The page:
Restoration and Transformation of a landmark Edwardian residence built in 1905-1910 is the new owners, a university professor and his family’s contribution to the historic neighbourhood of the Annex in downtown Toronto. Formerly used as university students’ rental, the existing structure was poorly maintained and left uninhabited in critical condition for the last few years. The design objective is to create a new duplex with the possibility of conversion to a single family dwelling. Responding to the rich context fabric, the historic gesture of the house is maintained while made suited to contemporary family life. Despite the fact that the house is not historically designated, the transformation respects the original building formal intention and promotes historic exterior and interior detailing with minimal yet radical architectural strategy. The conclusion is reconciliation of old and new with clear distinction between the two.
The challenge began with a minimal surgery that opens the front with a small addition tucked into the porch space with the least exposure from the main street. The glazed extension reflects the porch details and allows the robust articulated brick exterior wall to be retained and featured as interior dining wall. A new two storey addition substitutes the unoriginal one storey existing mass at the back. Super scaled glazed walls enhance connectivity to the site for lower level while knotty grade western cedar screen provides diffused light, glare control and privacy for upper level without compromising outside view. New cedar deck aligns the outdoor space with interiors and blends the rear addition into the nature.
The exterior surgical gesture unlocks the constricted conventional plan to become a spatially flowing, light-filled home for today’s life. Within, it introduces a fluid interior connecting the more formal west wing to the everyday east wing through the glazed additions. Serving the new duplex program, the interior is entirely gutted to masonry exterior walls with structural walls maintained. Ground, second and basement levels accommodate the main house whereas formerly used as servant’s quarter, the third, houses a new suite. One of the few but precious historical interior features, the main staircase is carefully restored and extended to the basement level connecting the main house vertically. Thanks to the existing secondary staircase, north side entrance provides access to the top floor suite separated from the main house.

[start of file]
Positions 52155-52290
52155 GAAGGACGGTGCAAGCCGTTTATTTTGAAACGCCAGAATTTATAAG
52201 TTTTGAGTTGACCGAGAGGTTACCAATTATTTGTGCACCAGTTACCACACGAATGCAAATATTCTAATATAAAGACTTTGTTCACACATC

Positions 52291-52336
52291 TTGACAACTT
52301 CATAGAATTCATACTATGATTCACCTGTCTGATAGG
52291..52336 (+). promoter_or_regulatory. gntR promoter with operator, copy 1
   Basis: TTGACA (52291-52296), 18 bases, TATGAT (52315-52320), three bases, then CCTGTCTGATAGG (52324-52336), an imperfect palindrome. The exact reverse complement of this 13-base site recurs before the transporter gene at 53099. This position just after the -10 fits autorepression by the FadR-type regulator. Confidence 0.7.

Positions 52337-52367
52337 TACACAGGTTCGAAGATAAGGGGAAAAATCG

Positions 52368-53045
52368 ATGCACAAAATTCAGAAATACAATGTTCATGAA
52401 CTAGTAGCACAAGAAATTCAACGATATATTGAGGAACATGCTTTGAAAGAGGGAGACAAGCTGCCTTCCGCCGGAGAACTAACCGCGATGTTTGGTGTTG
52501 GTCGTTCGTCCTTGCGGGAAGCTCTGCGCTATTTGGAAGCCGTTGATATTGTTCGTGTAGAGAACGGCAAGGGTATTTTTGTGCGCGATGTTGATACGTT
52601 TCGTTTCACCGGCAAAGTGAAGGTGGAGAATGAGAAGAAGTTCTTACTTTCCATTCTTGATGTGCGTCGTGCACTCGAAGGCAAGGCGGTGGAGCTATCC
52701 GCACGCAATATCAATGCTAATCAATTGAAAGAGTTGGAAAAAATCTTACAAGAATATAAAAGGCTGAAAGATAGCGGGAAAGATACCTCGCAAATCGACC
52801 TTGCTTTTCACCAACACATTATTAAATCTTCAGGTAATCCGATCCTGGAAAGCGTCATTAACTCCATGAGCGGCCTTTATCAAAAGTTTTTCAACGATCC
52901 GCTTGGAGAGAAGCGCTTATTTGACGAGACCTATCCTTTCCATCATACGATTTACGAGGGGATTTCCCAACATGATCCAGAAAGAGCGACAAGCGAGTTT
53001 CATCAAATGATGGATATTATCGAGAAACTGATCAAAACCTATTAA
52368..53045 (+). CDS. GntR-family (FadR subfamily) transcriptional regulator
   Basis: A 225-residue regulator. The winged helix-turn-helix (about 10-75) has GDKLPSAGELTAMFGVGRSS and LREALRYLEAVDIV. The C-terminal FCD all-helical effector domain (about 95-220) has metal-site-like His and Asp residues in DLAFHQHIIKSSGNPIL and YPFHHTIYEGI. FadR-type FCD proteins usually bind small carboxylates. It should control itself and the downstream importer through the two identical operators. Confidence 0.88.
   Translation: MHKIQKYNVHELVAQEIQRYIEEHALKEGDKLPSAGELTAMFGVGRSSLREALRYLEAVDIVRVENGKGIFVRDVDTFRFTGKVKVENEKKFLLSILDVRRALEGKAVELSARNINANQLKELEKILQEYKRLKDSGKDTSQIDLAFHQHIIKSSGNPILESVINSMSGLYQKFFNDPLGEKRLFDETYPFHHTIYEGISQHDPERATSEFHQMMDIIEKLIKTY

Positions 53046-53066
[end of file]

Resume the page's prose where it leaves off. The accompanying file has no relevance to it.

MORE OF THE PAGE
Rear double-height celebration connects everyday spaces on lower level to master bedroom on upper level to redefine the open concept vertically. Oversized pocket doors provide formal separation as well as flexibility in the use of spaces. Foundation walls are underpinned and basement floor slab is lowered to gain a decent ceiling height for recreation space below grade.
The south and west facing front porch roof is revived as second floor terrace with vegetated roof, offering more green to the neighbours. With the removal of recently added exit stair, a new south face balcony is added on top for the suite. Minimal landscape design maintains the existing trees and engages the landmark building in the context as well as promoting the Annex public realm.
The project involves sustainability principals to reduce environmental impact and achieve wellbeing of its users:
• Green roof and substantial front and rear soft landscaping along with permeable hardscape reduce storm water volume and heat island effect.
• Reuse of existing structure and reclaimed brick for exterior work reduce demand for raw materials.
• Major south, east and west face glazing maximize natural daylighting as well as passive solar gain while wood screen and blinds provide diffused light and glare control.
• To promote comfort of residents, each room features exterior view without compromising privacy.
• The open concept and location of operable windows provide natural cross ventilation in most of the spaces during summertime.
• High efficient furnace and heat pump with heat recovery ventilation in addition to in-floor heating system for basement are considered to reduce fossil fuel consumption.
• Replacing conventional insulation, polyurethanes foam-in-place and high efficient glazing accommodate a better insulated interior and reduce mechanical load.